When we notice what we are, it’s relatively easy to recognize this noticing in others

When we notice what we are, it’s relatively easy to recognize this noticing in others.

MY OWN EXPERIENCE DURING AND FOLLOWING THE AWAKENING

That is one of the things that was clear when the awakening happened in my teens. It took a while, two or three years, before I found someone. That someone was Meister Eckhart in a book I looked at in the main library in Oslo. I could see that he (mostly) noticed what he was, even if his words were clothed in Christian terminology. Later, I suspected the same when I read some traditional Buddhist masters, although here it was partly camouflaged in tradition and traditional ways of talking about it. Later, I met someone where we immediately recognized it in each other, and this was Hanne Bertelsen (then wife of Jes Bertelsen).

It also became clear to me that people who knew about this mostly through books or teachings, thought that was where I came from when I talked about it. Since they didn’t notice what they were, or didn’t notice it very clearly, they couldn’t recognize it clearly in others. They assumed I was coming from the same place as them.

LOOKING AT THE AURA

During the initial awakening, I started seeing energy around people, animals, plants, and inanimate objects. (Different types of auras for each rough category.) And that helped me also more literally see what was going on in people. People who were mostly identified as a human being had an aura that was relatively dense, not very awake, and stretched out only a few meters from the body. People who had done spiritual practice generally had a more vibrant and light-filled aura, the aura was awake further from the body, and the aura itself tended to stretch much further from the body. The more awake, the less dense the aura was, and the awake aura stretched out indefinitely – as if it stretched out through all of existence.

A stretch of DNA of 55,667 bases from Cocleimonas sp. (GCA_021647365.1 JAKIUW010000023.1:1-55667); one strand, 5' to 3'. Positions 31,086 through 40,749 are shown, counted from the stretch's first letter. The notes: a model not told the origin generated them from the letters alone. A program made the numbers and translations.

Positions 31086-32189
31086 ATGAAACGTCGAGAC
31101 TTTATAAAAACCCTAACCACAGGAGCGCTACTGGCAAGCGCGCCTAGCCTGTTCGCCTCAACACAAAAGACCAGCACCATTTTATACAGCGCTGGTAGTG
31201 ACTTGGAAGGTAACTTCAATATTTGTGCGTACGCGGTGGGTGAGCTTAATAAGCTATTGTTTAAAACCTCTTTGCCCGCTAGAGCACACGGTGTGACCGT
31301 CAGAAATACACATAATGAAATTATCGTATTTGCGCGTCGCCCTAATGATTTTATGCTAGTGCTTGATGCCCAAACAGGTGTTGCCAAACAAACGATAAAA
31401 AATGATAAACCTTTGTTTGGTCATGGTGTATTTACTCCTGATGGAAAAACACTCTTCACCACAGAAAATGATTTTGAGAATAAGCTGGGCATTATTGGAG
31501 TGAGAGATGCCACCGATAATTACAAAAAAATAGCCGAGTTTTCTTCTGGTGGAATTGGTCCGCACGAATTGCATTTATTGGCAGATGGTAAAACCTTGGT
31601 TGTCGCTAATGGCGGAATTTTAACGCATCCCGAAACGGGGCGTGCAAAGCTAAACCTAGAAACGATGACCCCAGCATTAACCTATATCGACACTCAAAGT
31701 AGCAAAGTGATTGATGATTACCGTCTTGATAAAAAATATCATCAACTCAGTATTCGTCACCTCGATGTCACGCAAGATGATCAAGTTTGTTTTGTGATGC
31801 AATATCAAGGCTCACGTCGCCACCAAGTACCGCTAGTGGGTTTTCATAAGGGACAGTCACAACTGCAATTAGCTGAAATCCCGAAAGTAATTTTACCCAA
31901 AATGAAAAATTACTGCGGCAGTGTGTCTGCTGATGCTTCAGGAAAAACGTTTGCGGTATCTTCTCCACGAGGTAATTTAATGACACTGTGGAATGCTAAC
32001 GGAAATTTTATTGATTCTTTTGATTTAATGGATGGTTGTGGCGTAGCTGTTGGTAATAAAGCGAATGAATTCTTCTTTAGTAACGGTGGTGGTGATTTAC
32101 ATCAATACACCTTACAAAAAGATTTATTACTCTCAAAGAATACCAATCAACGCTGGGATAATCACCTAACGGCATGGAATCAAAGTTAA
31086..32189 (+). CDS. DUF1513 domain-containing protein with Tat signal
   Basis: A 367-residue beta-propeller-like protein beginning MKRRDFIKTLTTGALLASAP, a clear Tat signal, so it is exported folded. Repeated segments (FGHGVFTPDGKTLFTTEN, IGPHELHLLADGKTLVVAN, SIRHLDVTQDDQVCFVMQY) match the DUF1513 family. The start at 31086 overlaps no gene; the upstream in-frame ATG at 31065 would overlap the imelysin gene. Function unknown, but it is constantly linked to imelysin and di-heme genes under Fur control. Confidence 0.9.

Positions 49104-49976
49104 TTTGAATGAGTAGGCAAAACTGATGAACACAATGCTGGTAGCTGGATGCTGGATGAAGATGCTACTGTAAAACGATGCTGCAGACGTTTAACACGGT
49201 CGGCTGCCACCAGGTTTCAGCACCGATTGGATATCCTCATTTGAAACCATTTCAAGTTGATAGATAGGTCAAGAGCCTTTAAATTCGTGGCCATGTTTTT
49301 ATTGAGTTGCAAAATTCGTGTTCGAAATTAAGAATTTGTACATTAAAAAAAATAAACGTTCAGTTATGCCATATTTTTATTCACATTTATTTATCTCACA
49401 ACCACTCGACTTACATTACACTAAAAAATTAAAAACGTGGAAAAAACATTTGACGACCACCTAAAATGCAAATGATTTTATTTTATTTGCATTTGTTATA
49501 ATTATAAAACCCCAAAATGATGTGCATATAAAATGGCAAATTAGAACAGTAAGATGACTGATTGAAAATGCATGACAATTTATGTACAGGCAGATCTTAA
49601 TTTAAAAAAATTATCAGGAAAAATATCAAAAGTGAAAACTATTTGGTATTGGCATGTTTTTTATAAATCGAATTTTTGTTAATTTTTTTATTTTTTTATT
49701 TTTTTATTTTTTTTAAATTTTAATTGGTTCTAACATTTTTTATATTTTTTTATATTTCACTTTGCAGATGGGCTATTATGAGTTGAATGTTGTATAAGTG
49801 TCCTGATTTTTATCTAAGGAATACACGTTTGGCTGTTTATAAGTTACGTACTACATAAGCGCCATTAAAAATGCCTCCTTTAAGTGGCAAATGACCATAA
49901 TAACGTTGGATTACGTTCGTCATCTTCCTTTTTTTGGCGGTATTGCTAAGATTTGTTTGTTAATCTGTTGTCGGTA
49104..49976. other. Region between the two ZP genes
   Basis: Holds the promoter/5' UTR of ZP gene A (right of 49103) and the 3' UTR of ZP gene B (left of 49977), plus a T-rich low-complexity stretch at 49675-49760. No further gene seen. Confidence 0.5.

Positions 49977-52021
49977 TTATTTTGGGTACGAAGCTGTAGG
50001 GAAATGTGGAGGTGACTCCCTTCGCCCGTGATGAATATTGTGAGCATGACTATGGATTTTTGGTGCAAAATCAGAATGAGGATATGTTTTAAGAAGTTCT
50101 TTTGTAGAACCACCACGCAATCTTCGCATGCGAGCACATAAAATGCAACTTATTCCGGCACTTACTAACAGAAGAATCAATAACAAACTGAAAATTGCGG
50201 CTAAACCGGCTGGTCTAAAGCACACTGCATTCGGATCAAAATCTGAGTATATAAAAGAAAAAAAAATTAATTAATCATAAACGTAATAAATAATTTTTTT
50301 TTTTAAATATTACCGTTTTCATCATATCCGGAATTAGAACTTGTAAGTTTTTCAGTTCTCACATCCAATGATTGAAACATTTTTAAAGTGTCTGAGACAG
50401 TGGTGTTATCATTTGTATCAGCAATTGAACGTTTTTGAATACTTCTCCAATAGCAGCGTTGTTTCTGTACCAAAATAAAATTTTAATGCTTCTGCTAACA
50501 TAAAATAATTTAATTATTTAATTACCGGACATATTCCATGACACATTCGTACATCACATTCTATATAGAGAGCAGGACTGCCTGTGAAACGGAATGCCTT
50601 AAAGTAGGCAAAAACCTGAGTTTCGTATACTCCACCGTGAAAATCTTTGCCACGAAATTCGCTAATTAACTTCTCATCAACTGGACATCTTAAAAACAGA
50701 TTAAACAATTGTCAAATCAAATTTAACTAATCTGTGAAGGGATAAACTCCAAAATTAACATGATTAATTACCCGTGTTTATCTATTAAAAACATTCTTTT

Many years later, when I joined the Center for Sacred Sciences in Oregon, one of the long-time members had an awakening and was made a teacher. (I was surprised that an awakening immediately qualified for being a teacher since a lot more goes into being able to effectively guide others, but that’s another topic.) When I looked at his aura, I saw that it actually wasn’t very awake. And sure enough, a couple of weeks later this person announced that the awakening wasn’t stable and he wouldn’t take on the role as a teacher.

BRINGING IN THE PERSONAL IN WRITING ABOUT AWAKENING

I hesitate writing more personal stories like this, and I also hesitate writing about things like auras.

Why?

It’s partly to avoid distractions. Personal stories and awakening side-effects like seeing auras can be a distraction for others. This is not about me or the side effects of awakening.

It may partly be because I love academia, and scientific articles are often written in a style where they pretend there is no person behind the writing and research. (I have never liked that approach and see it as misguided and phony, so I don’t know why I am doing it here…!)

It’s probably partly because I have seen that way of approaching it from Buddhism and other traditions. People in Buddhism rarely talk about their own experiences. They talk about these things in a more general and universal way. Again, probably to avoid distractions.

And finally, it helps me not make it so much about myself in my own mind. What I write about here are mostly universals, so by writing about it in a more universal way I keep myself in the background.

And yet, as a friend of mine wrote recently, we ultimately only know the awakening process from our own experience. So why not include the personal? Why pretend there is no person here with his or her own experiences?

There are many good reasons to make this more personal.

The most obvious one is that it is personal. Awakening may be universal and, in a sense, beyond the personal. And it also happens here in this life. So by not bringing in the personal stories, I leave at least half of it out.

Bringing in the personal grounds it in a life and specifics. We already have the universal, so why not also bring in the unique and individual? Both are equal parts of the whole and the process of awakening and exploring how to live with and from it.

Bringing in the personal can resonate more with others. We can more easily recognize ourselves in it.

It fits our modern western culture better. Buddhism and other Asian spiritual traditions come from a more collectively oriented culture, so it makes sense if they tend to focus on the universal and impersonal and downplay the personal. In our western culture, it makes sense to make it more personal, honest, and transparent.

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